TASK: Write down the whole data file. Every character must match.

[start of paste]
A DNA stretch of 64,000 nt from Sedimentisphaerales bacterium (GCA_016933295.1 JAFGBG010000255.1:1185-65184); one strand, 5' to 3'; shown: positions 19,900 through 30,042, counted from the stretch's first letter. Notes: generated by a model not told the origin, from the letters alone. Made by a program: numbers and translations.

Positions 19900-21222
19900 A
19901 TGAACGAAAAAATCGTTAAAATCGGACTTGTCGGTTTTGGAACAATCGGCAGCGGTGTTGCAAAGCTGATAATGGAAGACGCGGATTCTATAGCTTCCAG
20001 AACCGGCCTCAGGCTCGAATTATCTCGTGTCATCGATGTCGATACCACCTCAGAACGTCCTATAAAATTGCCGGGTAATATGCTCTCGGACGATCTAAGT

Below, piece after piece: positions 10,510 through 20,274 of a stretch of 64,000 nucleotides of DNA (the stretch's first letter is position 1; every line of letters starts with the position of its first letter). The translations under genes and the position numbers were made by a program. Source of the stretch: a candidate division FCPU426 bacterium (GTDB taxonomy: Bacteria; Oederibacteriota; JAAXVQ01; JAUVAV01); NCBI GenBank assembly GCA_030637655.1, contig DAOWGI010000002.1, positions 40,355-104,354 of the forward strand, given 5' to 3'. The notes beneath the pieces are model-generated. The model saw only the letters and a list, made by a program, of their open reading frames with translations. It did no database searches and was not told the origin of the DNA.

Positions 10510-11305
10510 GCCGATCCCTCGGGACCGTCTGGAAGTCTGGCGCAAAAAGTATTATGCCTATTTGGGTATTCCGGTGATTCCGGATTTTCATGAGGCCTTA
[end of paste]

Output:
A DNA stretch of 64,000 nt from Sedimentisphaerales bacterium (GCA_016933295.1 JAFGBG010000255.1:1185-65184); one strand, 5' to 3'; shown: positions 19,900 through 30,042, counted from the stretch's first letter. Notes: generated by a model not told the origin, from the letters alone. Made by a program: numbers and translations.

Positions 19900-21222
19900 A
19901 TGAACGAAAAAATCGTTAAAATCGGACTTGTCGGTTTTGGAACAATCGGCAGCGGTGTTGCAAAGCTGATAATGGAAGACGCGGATTCTATAGCTTCCAG
20001 AACCGGCCTCAGGCTCGAATTATCTCGTGTCATCGATGTCGATACCACCTCAGAACGTCCTATAAAATTGCCGGGTAATATGCTCTCGGACGATCTAAGT

Below, piece after piece: positions 10,510 through 20,274 of a stretch of 64,000 nucleotides of DNA (the stretch's first letter is position 1; every line of letters starts with the position of its first letter). The translations under genes and the position numbers were made by a program. Source of the stretch: a candidate division FCPU426 bacterium (GTDB taxonomy: Bacteria; Oederibacteriota; JAAXVQ01; JAUVAV01); NCBI GenBank assembly GCA_030637655.1, contig DAOWGI010000002.1, positions 40,355-104,354 of the forward strand, given 5' to 3'. The notes beneath the pieces are model-generated. The model saw only the letters and a list, made by a program, of their open reading frames with translations. It did no database searches and was not told the origin of the DNA.

Positions 10510-11305
10510 GCCGATCCCTCGGGACCGTCTGGAAGTCTGGCGCAAAAAGTATTATGCCTATTTGGGTATTCCGGTGATTCCGGATTTTCATGAGGCCTTA